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My Khinkali Journey, in Georgia

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One day I was in the mountains of Georgia with my friends, it was a celebratory day, we had a fun time. We rode horses, saw beautiful landscapes and ate khinkali in a family restaurant. It was so big,... Read more

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Vietnamese Street Food in the Park Submitted by: ja3ja3
261-261B Hai Ba Trung, Ho Chi Minh City, Vietnam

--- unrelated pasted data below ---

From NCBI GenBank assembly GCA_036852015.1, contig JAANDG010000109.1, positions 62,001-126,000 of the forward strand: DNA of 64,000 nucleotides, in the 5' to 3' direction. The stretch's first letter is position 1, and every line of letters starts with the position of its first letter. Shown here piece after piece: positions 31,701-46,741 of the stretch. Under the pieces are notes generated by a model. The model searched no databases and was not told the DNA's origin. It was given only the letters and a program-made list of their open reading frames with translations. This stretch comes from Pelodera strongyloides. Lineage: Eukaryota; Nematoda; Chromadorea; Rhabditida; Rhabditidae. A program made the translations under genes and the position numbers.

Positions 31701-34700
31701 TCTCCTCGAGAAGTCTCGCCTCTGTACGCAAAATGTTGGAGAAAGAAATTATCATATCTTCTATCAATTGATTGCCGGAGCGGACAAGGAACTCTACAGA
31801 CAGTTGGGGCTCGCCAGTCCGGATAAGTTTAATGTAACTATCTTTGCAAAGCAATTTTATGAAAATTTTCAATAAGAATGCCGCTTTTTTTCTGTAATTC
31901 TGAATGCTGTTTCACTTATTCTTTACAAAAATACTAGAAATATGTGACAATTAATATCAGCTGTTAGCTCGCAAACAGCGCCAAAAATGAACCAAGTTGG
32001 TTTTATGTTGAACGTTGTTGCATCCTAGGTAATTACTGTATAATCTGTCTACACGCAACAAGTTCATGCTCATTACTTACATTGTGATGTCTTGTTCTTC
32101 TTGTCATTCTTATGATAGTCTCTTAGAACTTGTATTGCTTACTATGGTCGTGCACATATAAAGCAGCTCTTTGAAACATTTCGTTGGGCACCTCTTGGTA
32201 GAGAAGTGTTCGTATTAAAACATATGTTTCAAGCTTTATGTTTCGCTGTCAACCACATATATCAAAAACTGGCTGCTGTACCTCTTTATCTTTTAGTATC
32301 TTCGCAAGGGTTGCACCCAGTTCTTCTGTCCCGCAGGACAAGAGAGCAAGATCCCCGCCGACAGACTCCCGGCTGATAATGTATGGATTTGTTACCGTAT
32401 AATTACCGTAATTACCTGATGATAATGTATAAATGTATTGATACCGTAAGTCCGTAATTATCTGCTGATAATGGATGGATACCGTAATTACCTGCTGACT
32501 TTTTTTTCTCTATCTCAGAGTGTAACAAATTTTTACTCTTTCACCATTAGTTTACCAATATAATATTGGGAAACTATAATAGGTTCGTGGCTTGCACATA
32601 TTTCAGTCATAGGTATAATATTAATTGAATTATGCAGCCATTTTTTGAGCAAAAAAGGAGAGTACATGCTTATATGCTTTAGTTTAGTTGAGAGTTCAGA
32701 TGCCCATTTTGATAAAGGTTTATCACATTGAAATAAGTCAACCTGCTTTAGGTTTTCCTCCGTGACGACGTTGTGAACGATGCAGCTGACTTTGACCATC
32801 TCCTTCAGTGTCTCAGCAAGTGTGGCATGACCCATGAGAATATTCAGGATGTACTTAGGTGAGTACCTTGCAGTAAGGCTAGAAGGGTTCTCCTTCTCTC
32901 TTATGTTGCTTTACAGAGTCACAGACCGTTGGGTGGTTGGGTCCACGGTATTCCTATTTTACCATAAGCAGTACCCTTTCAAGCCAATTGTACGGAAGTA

Today in Saigon, I felt like giving myself a treat and enjoying one of my favorite combos – Gỏi Đu Đủ and a stroll in the park . So, that was a bus #30, followed by a transfer to bus #36 (in total a 35 minute journey). Actually, this is probably my #1 recommendation for a Saigon snack-eating experience. First, the Gỏi Đu Đủ (green papaya salad) created by the three woman at the entrance to Le Van Tam Park is superb. It’s a masterpiece of textures! The shredded papaya is fresh, cool and crunchy. The dried beef is chewy, yet tender (yes, that’s possible) – and so richly flavored. The rice crackers sitting on top of the salad are light and crisp. And the peanuts are firm and plentiful. The crowning accent to the salad is the special homemade dressing. Sweet, sour, spicy, yummy, and sweet again. Perhaps improperly, I even subtley slurp down any dressing still in my bowl at the end of the salad! But the salad itself is not all that’s wonderful – it’s the setting. No tables, no chairs – not even a stool! Welcome to the curb. All the curbs and tree wells have been set with individual plastic placemats. So, pull up a placemat, have a seat, and enjoy your salad! My Vietnamese partner tells me he has been doing this since before high school – decades ago. What a great tradition. But wait – there’s more! When you’re finished enjoying your late-afternoon snack, it’s time for a power-walk (or at least a stroll) through the park. Le Van Tam Park is right there. It’s a lovely mid-sized park – quiet midday, but filled to capacity with locals enjoying their early-morning and late-afternoon exercise. Walking, jogging, ban mitten, tai chi, and more. Great to watch and even better to join in. If you decide to be lazy (or just relax) you can enjoy a park bench. Inevitably, you will be visited by high school or college students wanting to practice their English – “Where you from?”, “How old are you?”, “What’s your name?”, “What do you think of my country?”, “Are you married?” Whoops, time to catch the bus back home :-) [excerpted from www.eatingsaigon.com ]


 



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